The 49th edition of the Volta ao Algarve, and the organisers have stuck with the tried and tested route. We should have two days for the sprinters, two GC days, and one ITT. One slight issue is the weather, it looks like being wet and windy for most of the race.
The opening stage of the race is a sprint in Lagos. We’ll see if anyone can get close to Fabio Jakobsen.
The usual finish at the top of Alto da Fóia. This a stage that normally ends in a sprint between the GC riders, and I don’t expect anything different this time round. One thing to note is the penultimate climb is different to last year.
Another chance for the sprinters, in what’s likely to be Jakobsen versus everyone else.
Stage 4 and it’s time for Alto do Malhão, a cracking little climb. Higuita won here last year and he’s back to see if he go back-to-back.
The race ends with a 24.4km ITT, it’s like the 2021 route, where Kasper Asgreen took the win. This year we’ll have Ganna and Küng fighting him for the win, but can they also take the GC crown?
Thymen Arensman – he had a good debut for Ineos in Valenciana, and this should be his first target of the season. Arensman has the punch required to challenge for the win in the two GC days, but it’s the TT that should give him a big chance of winning the GC. The Dutch rider is brilliant in this discipline and moving to Ineos will only make him better. Ineos have multiple options for the win, but I think he’s their best shot.
Dani Martínez – 3rd here last year, it’s a route that suits him well. His start to the season hasn’t been great but he should be nearing top form. With multiple leaders, we’ll have to see what role he’ll fulfil.
Filippo Ganna – was climbing very well in San Juan, but the climbs in the Algarve are different. The problem for Ganna is the steepness, it won’t be easy for him to haul his larger frame up these hills at the same speed as the climbers. He’ll hope to limit his loses, so he’s still in with a chance if he nails the TT, but we’ll have to wait and see if he can.
João Almeida – he’d love to win his home race, and it does suit him well. Almeida has the kick required to challenge for the win in the two uphill finishes, and he’s also someone who goes well in the TT. However, his TT level in 2022 wasn’t close to his usual standard. To win this race he needs to be at his best against the clock.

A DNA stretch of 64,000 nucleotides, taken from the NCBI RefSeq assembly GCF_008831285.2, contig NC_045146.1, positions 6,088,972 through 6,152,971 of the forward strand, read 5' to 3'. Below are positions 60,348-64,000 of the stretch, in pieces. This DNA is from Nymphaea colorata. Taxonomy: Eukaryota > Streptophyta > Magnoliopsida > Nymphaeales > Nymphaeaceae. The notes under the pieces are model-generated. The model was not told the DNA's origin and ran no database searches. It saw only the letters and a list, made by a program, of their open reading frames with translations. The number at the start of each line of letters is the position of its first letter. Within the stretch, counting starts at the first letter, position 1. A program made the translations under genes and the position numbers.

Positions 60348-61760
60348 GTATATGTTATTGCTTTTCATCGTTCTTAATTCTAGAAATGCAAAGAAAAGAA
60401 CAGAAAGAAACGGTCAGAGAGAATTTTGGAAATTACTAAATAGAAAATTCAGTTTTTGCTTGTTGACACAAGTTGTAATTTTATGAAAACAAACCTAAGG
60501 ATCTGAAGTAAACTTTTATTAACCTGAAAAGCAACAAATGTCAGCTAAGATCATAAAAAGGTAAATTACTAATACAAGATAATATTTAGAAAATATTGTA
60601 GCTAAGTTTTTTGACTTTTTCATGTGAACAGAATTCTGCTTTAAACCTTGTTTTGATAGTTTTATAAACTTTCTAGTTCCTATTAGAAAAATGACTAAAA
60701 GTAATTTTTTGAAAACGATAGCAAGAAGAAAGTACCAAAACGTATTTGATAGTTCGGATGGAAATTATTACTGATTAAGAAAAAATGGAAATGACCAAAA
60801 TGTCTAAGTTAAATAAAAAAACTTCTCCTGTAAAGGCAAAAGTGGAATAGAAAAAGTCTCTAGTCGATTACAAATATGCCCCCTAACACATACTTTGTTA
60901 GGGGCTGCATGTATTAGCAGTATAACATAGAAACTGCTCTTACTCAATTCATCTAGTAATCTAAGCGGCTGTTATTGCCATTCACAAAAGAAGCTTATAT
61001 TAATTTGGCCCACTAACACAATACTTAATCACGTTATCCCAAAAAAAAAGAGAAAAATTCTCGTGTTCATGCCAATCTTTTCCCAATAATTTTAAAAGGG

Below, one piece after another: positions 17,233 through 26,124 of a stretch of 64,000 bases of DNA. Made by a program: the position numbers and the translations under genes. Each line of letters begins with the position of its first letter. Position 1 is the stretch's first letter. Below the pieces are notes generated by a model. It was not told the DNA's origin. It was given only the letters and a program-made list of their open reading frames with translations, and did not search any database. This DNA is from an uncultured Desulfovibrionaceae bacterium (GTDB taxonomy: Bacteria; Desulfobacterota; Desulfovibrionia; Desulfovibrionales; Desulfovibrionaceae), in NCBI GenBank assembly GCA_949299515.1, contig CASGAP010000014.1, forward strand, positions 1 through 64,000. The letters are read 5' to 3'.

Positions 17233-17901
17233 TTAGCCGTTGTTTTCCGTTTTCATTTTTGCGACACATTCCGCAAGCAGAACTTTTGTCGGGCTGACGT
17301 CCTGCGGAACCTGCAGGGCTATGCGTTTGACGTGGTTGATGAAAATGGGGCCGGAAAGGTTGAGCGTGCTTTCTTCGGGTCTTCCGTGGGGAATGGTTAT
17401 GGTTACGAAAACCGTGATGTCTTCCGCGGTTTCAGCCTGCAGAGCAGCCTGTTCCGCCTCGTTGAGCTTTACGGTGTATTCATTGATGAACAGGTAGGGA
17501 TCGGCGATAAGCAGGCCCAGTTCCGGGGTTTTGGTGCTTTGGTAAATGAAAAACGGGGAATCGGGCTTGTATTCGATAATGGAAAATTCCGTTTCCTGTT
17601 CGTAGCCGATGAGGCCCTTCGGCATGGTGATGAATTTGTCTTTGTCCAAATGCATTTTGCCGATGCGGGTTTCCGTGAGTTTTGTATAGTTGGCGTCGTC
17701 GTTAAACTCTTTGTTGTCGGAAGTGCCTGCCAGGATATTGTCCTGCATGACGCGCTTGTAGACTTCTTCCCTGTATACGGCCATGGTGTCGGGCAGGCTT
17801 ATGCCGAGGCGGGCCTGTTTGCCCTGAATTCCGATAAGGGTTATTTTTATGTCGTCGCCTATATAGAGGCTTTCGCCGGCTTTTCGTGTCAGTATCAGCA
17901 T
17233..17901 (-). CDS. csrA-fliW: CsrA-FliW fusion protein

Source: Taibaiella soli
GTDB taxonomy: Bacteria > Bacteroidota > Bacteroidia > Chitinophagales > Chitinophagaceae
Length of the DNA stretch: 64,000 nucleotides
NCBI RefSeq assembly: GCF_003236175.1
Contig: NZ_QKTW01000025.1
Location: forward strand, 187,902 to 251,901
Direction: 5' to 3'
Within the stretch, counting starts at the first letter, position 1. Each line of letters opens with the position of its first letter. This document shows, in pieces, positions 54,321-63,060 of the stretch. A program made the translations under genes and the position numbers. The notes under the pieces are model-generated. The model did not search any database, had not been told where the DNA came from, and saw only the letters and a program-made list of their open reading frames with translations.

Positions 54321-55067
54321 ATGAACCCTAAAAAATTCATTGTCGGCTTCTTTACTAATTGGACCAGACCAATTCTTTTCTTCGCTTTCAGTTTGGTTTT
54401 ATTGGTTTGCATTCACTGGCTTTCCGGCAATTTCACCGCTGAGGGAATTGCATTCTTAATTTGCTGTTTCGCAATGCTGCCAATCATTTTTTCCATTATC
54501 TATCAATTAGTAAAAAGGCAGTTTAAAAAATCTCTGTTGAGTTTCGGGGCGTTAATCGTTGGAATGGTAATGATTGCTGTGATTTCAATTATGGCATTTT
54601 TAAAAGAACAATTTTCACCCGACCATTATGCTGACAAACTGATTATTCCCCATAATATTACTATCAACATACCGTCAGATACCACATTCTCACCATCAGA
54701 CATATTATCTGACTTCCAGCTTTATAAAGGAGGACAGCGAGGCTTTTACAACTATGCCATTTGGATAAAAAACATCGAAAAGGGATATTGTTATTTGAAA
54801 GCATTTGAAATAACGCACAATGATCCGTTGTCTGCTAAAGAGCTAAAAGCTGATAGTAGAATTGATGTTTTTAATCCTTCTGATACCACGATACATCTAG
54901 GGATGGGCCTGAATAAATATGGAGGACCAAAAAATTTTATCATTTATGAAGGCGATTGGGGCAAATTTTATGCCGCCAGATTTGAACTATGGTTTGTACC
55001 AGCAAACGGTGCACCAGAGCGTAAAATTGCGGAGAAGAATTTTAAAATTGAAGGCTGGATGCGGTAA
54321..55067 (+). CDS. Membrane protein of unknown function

Ilan Van Wilder – he’s very good on his TT bike, and he’s got the climbing ability to be up there in the GC days. The Belgian had a decent 2022, but he suffered a lot of bad luck in terms of injuries and illness. He’ll see this race as a big chance to show his bosses just what he’s capable of, he should be challenging for the podium.
Tobias Foss – pulled off the surprise of 2022 by winning the TT world championship. This year will be a big one for the Norwegian, he needs to back that win up and it’s also contract year. Last year he was unfortunate to lose time on Fóia, he crashed in the final kilometre but there was no 3km rule. He then went on to lose more time on Malhão, he can’t let that happen this year, if he wants to challenge for the overall win.
Kasper Asgreen – I doubt he’ll be climbing well enough to challenge for the win.
Rui Costa – his TT means he won’t finish on the podium, but he should be up there in the two GC days.
Sergio Higuita – could win both GC days, his sprint finish is hard for any of the climbers to compete with. Even with 20s bonus, his TT isn’t good enough to hang on for the win.
Jai Hindley – same as above, his TT isn’t good enough to challenge for the podium.
Bauke Mollema – the TT will help him deliver a good GC result, probably between 5th and 10th.
I liked what I saw in Valenciana, I’ll take a win for Thymen Arensman.
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